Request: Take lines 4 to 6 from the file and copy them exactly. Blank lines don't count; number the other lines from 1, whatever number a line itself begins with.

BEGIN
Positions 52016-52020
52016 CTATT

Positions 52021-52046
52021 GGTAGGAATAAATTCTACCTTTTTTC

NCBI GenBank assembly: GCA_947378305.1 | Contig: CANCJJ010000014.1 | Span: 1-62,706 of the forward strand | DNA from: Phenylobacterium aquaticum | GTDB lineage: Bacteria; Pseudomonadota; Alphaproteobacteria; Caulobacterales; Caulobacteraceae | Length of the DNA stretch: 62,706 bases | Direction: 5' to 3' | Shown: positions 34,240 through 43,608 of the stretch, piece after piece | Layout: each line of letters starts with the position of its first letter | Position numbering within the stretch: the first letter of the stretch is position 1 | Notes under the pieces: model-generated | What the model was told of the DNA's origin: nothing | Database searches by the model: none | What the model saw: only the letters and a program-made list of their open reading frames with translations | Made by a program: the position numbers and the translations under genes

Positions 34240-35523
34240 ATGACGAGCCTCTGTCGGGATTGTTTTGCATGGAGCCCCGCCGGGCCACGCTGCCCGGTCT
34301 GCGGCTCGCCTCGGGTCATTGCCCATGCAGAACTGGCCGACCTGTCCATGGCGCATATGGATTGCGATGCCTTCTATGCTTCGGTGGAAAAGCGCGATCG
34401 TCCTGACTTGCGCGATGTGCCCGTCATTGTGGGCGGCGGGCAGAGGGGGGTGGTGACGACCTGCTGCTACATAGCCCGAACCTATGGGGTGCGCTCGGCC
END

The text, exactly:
52021 GGTAGGAATAAATTCTACCTTTTTTC

NCBI GenBank assembly: GCA_947378305.1 | Contig: CANCJJ010000014.1 | Span: 1-62,706 of the forward strand | DNA from: Phenylobacterium aquaticum | GTDB lineage: Bacteria; Pseudomonadota; Alphaproteobacteria; Caulobacterales; Caulobacteraceae | Length of the DNA stretch: 62,706 bases | Direction: 5' to 3' | Shown: positions 34,240 through 43,608 of the stretch, piece after piece | Layout: each line of letters starts with the position of its first letter | Position numbering within the stretch: the first letter of the stretch is position 1 | Notes under the pieces: model-generated | What the model was told of the DNA's origin: nothing | Database searches by the model: none | What the model saw: only the letters and a program-made list of their open reading frames with translations | Made by a program: the position numbers and the translations under genes

Positions 34240-35523